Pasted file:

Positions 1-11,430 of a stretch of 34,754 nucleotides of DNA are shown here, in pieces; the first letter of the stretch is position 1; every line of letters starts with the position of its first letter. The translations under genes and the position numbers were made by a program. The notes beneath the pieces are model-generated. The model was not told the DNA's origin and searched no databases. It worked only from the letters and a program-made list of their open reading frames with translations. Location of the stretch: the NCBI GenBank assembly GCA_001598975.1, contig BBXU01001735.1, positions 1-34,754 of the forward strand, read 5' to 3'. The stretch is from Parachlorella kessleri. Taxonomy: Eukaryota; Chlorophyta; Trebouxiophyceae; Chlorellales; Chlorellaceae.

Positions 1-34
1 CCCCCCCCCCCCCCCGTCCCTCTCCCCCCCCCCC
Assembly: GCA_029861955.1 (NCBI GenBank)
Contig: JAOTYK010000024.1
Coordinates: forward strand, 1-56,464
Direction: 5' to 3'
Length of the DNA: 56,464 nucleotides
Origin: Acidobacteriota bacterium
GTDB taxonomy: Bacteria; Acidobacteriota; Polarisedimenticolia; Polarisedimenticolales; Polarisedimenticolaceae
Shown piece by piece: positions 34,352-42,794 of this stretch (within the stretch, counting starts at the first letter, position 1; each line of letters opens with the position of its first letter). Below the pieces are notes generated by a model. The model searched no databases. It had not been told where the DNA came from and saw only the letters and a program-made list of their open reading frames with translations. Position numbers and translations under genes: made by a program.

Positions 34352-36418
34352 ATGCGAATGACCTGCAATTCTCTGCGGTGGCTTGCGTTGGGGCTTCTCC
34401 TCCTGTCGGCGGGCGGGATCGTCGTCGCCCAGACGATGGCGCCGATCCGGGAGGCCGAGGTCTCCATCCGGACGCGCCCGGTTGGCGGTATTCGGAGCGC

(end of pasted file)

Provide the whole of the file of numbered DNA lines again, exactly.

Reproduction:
Positions 1-11,430 of a stretch of 34,754 nucleotides of DNA are shown here, in pieces; the first letter of the stretch is position 1; every line of letters starts with the position of its first letter. The translations under genes and the position numbers were made by a program. The notes beneath the pieces are model-generated. The model was not told the DNA's origin and searched no databases. It worked only from the letters and a program-made list of their open reading frames with translations. Location of the stretch: the NCBI GenBank assembly GCA_001598975.1, contig BBXU01001735.1, positions 1-34,754 of the forward strand, read 5' to 3'. The stretch is from Parachlorella kessleri. Taxonomy: Eukaryota; Chlorophyta; Trebouxiophyceae; Chlorellales; Chlorellaceae.

Positions 1-34
1 CCCCCCCCCCCCCCCGTCCCTCTCCCCCCCCCCC
Assembly: GCA_029861955.1 (NCBI GenBank)
Contig: JAOTYK010000024.1
Coordinates: forward strand, 1-56,464
Direction: 5' to 3'
Length of the DNA: 56,464 nucleotides
Origin: Acidobacteriota bacterium
GTDB taxonomy: Bacteria; Acidobacteriota; Polarisedimenticolia; Polarisedimenticolales; Polarisedimenticolaceae
Shown piece by piece: positions 34,352-42,794 of this stretch (within the stretch, counting starts at the first letter, position 1; each line of letters opens with the position of its first letter). Below the pieces are notes generated by a model. The model searched no databases. It had not been told where the DNA came from and saw only the letters and a program-made list of their open reading frames with translations. Position numbers and translations under genes: made by a program.

Positions 34352-36418
34352 ATGCGAATGACCTGCAATTCTCTGCGGTGGCTTGCGTTGGGGCTTCTCC
34401 TCCTGTCGGCGGGCGGGATCGTCGTCGCCCAGACGATGGCGCCGATCCGGGAGGCCGAGGTCTCCATCCGGACGCGCCCGGTTGGCGGTATTCGGAGCGC